Enquiremanchester’s Weblog

The Manchester Museum is the lead museum in the North West Manchester cluster in a national project about art and learning for engage called ‘enquire’

Poems and Museums December 8, 2009

As part of our Magpie Speaking and Listening project for Secondary Schools we’re planning on including an element of poetry and wanted to link this with the museum visit.  A call out to Manchester Museum staff and members of Poets on Fire online forum for poem suggestions met with an over-whelming response.  Whilst we can’t use all these suggestions within our current project, I thought this would make a fantastic archive for potential future projects/visits/work… So here’s the list (in no particular order)… feel free to add to it with your comments!  Please note I haven’t followed up on all these recommendations so please add your own links or corrections by commenting on this post.

Poems:

The Magic Box by Kit Wright

Ozymandias by Percy Bysshe Shelley

Ozymandias (also known as On A Stupendous Leg of Granite, Discovered Standing by Itself in the Deserts of Egypt, with the Inscription Inserted Below) by Horace Smith

In a Museum by Thomas Hardy

Relic by Ted Hughes

The Old Curiosity Shop

The Pitt Rivers Museum, Oxford by James Fenton (features in a book by Suzanne Keane called Fragments of the World)

Fragments of the world also includes:

– Flea Market by John Fuller

– Poetry by Saadi Youssef

– The Treasure and the Dragon, a short extract from Beowulf

The Crystal Cabinet by William Blake

Ode to a Grecian Urn by John Keats

Winter Quarters by Pete Didsbury

The British Museum by Peter Didsbury in Scenes from a Long Sleep

The Chambered Nautilus by Oliver Wendell Holmes (1809 – 1894)

The Room of Saints and Virgins by Jean Sprackland in her collection, Hard Water.

The Natural History Museum by Kate Clanchy published in her collection Samarkand.

Museum Piece by Richard Wilbur

The Dolls Museum in Berlin by Eavan Boland

Archaic Torso of Apollo by Rainer Maria Rilke

Subject by Kate Potts (about a medical museum in her t-l Pilot pamphlet)

The Jade Corridor by Richard Marggraf Turley in his Salt collection

Museum of the Forest by Matthew Francis

In the Wedding Museum in The Book of Love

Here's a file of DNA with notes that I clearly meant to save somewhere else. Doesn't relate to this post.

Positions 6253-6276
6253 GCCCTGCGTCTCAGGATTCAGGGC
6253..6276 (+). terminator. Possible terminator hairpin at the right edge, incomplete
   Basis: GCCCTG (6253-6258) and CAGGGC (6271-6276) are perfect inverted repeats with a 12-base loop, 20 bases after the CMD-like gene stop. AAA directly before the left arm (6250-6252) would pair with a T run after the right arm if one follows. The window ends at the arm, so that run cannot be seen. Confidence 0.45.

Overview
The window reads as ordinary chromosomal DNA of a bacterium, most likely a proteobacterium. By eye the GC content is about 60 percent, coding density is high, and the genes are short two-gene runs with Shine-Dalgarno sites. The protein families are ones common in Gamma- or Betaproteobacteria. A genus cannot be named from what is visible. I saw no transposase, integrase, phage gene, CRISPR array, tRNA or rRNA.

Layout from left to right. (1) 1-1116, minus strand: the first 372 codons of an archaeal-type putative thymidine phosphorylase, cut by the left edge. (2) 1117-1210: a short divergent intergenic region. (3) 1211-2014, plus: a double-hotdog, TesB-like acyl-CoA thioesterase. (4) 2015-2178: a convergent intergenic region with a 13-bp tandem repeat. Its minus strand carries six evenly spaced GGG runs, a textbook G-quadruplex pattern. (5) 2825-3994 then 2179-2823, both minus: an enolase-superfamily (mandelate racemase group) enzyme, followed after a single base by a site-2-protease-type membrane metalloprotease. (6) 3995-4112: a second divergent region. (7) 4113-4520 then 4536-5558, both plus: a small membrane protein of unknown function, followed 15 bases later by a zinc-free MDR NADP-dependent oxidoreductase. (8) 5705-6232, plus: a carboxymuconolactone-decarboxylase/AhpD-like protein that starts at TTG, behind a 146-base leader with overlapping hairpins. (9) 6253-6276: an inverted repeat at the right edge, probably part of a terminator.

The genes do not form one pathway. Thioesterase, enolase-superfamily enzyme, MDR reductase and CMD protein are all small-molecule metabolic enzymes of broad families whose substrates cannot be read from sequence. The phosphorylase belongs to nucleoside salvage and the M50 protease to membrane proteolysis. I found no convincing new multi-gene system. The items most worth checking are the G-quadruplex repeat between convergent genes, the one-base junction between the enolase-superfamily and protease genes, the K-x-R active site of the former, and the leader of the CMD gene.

Red Rackham’s Treasure by Lavinia Greenlaw

An Ovaltine Tin… by Paul Farley in Bum on Fire

The Sea Cabinet by Catriona O’Reilly

Natural History by Kate Bingham in Quicksand Beach

Into the Rothko Installation by Peter Redgrove
Musee des Beaux Arts by W H Auden
The British Museum Reading Room by Louis MacNeice

The Theological Museum by Paul Stubb from his 2005 Flambard collection of the same name

The Black Museum in David Harsent’s Selected

Fox in the National Museum of Wales by Robert Minhinnick

The Green-Handled Knife by Martyn Crucefix

Blogs:

Lindowmanchester.wordpress.com

Books:

Past Poetic Archaeology in the Poetry of W.B.Yeats and Seamus Heaney (2004) by Christine Finn

Behind the Scenes at the Museum (1995) by Kate Atkinson [fiction]

Selected by Lee Harwood includes a poem about his father and a museum

The American Poetry Wax Museum: Reality Effects, 1940-1990 by Jed Rasula

Recollections by Maureen Almond (produced during a residency at The Museum of Antiquities, Newcastle upon Tyne)

Other links:

A good search engine: http://www.poetryfoundation.org/search.htm…useum&x=39&y=11
A poetry competition: http://www.dlrcoco.ie/library/f02en.htm

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To the Skeleton with Cansfield High December 9, 2008

Filed under: Pathways and Progression — enquiremanchester @ 10:12 am
Tags: , , , ,

Cansfield High joined us at the museum last week for our first To the Skeleton session.  The idea was to use the Tyrannasaurus Rex skeleton to look at negative and positive spaces in art and then to develop those drawings with inspiration from local artist, Rob Bailey, and grafitti artist, Banksy.

Another big feature of the Pathways and Progressions programme for us (which is funding the free school sessions) is that we are looking at how the museum ‘environment’ can promote learning.  By ‘environment’ we mean the people, collections and places in the museum.

To the Skeleton makes best use of the museum spaces and collections by using the T. Rex for observational drawing  (arguably one of the most dynamic and exciting objects any student is likely to come across in their school day).  By drawing through acetate and making scissor drawings by cutting the spaces around the bones of the skeleton out of black paper, we encourage the students to use the museum space in new and experimental ways.

When I was delivering the session I made no pretense of the fact that this was the first time we’d tried out some of the techniques.  I thought it was important that the students knew that this was an experiment for me as well as them and that they could see that I was confident in that position.  I don’t know whether it made any difference, but despite the scale of the object they were being asked to draw and the challenge of the negative space drawings, the quality and breadth of work produced spoke for itself.

The museum spaces and its collections were also picked up on in the students written feedback which mirror how they marvelled at the skeleton as they first approached it:

“at school its just a small room but at a museum you can explore”

“school is in one room and the museum is one big room with lots of things to look at”

“working at the museum you could see the things in 3D that you were drawing”

“freedom to express yoiur own work in the session”

“you got to do what you want instead of being told specifically an you can learn by experiencing it first hand”

“you could see actual things instead of just pictures”

Nearly half of the students commented on the size of the T. Rex in their written feedback.